Monday, May 07, 2007

Drugs produced dramatic change in HIV patient

I have been able to see the use of these two new Tibotec drugs in action. Both look to be quite promising. TMC125 is most notable in that it's a new non-nucleoside reverse transcriptase inhibitor (NNRTI). We haven't seen a new drug in this class in some time. Its resistance profile is quite good as well. Typically, if the HIV virus is resistant to one of the existing NNRTI's, the virus is resistant to all drugs in this class. TMC125 appears to be effective in these resistant patients.

One addtional bit of info not included in this article: TMC125 has been given the generic name of etravirine. I have not heard of a suggested brand name yet.

From the Vancouver Sun:
The human immunodeficiency virus could have killed Vancouver artist Tiko Kerr 20 years ago, just as it claimed so many other promising lives.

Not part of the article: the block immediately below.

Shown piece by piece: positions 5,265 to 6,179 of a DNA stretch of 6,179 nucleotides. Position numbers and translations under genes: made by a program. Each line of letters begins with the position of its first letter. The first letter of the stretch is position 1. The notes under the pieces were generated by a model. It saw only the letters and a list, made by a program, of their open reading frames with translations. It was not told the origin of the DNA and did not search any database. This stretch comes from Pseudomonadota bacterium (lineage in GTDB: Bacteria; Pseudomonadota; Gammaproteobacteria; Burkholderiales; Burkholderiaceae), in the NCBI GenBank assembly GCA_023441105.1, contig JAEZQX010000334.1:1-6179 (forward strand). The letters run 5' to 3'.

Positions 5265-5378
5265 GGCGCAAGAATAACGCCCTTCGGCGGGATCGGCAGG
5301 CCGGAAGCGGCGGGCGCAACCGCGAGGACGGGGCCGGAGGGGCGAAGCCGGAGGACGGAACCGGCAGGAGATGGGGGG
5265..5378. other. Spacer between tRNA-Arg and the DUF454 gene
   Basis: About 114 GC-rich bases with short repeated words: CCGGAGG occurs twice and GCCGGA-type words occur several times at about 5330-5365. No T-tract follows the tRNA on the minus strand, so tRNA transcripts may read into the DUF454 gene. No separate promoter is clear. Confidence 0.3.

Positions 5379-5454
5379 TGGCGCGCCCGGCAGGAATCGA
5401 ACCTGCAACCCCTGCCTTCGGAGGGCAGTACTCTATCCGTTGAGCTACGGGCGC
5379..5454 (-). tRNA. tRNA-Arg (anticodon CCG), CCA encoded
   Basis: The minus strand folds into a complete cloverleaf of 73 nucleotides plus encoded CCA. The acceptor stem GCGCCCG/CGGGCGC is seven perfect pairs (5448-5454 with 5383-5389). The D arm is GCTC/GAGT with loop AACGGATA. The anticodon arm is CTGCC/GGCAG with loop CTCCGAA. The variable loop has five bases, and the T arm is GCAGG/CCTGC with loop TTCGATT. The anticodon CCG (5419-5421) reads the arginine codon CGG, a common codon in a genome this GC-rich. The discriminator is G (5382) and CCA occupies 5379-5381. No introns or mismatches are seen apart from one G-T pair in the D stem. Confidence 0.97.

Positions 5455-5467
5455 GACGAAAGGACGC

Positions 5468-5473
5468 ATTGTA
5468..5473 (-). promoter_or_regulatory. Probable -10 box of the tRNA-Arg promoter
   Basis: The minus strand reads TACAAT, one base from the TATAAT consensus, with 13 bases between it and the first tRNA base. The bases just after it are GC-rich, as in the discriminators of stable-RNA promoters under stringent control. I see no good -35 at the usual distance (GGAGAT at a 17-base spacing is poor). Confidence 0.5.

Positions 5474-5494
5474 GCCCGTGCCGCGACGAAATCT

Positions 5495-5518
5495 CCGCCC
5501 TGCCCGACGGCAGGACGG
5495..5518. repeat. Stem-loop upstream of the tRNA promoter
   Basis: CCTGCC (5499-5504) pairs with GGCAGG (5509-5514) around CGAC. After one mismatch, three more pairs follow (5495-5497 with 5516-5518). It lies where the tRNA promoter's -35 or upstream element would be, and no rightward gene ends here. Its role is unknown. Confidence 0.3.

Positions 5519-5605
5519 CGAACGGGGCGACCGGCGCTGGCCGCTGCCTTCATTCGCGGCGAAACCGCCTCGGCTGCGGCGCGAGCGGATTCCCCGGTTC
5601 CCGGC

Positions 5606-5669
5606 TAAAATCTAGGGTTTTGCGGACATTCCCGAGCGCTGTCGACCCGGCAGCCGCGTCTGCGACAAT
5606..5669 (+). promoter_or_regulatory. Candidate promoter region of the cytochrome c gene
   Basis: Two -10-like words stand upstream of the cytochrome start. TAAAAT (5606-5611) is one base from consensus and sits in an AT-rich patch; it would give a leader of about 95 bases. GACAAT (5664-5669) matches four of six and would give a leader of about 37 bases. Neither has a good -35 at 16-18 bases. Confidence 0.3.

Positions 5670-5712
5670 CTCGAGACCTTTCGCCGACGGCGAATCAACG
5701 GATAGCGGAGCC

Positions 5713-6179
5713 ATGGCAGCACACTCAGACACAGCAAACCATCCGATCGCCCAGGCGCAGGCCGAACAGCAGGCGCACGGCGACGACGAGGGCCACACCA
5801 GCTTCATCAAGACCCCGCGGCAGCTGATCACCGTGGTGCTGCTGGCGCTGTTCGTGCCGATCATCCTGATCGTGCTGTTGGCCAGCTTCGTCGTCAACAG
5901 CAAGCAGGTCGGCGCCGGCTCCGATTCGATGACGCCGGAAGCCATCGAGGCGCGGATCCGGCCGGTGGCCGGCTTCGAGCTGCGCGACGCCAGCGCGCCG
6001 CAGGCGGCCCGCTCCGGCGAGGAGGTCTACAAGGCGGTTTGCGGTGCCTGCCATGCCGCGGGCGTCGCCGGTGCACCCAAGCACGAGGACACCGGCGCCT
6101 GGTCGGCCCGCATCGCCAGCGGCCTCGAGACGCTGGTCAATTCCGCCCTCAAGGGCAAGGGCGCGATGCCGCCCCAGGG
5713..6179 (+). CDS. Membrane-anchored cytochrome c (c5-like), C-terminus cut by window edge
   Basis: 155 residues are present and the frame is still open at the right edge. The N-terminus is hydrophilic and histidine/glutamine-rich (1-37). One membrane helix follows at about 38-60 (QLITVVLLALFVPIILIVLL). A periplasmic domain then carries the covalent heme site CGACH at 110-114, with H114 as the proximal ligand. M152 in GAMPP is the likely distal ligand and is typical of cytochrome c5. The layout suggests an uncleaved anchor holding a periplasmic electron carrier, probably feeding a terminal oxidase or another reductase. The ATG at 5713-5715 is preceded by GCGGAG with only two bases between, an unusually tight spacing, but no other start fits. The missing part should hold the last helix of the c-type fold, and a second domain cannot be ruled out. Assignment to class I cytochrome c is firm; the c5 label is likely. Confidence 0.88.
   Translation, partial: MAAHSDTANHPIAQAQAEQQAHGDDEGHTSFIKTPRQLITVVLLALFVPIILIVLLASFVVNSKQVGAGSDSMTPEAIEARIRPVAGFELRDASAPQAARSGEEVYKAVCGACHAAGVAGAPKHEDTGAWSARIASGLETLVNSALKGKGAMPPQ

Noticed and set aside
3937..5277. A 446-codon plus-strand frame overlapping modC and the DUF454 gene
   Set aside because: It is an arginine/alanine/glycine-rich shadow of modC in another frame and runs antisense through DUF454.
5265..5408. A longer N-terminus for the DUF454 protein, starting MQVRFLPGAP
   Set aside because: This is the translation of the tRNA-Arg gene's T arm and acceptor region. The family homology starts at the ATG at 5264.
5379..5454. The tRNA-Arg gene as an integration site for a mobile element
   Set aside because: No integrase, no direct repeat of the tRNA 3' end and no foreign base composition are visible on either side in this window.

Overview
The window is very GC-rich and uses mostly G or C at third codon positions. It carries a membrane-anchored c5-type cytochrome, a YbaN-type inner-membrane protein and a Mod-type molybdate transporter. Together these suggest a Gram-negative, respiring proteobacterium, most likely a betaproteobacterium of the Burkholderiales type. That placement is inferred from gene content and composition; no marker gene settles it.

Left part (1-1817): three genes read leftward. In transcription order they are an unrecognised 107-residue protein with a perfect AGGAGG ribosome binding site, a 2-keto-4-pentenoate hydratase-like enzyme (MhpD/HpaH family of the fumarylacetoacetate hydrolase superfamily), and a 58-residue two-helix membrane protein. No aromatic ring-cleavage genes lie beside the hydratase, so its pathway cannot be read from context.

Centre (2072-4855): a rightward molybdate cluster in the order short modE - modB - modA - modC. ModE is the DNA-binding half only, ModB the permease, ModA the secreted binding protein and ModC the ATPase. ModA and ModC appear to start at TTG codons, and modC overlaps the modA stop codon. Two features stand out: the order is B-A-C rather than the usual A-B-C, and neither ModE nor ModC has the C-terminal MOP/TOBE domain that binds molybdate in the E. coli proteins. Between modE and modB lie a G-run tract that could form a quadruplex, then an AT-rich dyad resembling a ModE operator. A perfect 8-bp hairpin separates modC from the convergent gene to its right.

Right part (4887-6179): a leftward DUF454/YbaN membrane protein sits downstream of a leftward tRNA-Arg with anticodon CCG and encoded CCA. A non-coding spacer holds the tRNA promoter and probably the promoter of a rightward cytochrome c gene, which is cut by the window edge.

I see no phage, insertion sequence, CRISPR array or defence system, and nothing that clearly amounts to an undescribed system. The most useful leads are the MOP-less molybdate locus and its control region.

Instead, his successful battle to live is now propelling him on a whirlwind world tour, talking to drug researchers, doctors and scientists about his story of survival and the two controversial AIDS drugs that helped him beat the odds.

"I've really come to the conclusion that the worse you have to go through, the greater the reward," Kerr says of his dramatic change in fortune.

The tour began in December, when Kerr, just shy of the one-year anniversary of his initial treatment with TMC114 and TMC125 as part of a small clinical trial at St. Paul's Hospital, travelled to New Jersey where he was invited to speak at the corporate headquarters of pharmaceutical giant Johnson & Johnson, and its subsidiary, Tibotec, which developed the two drugs. ...more

No comments: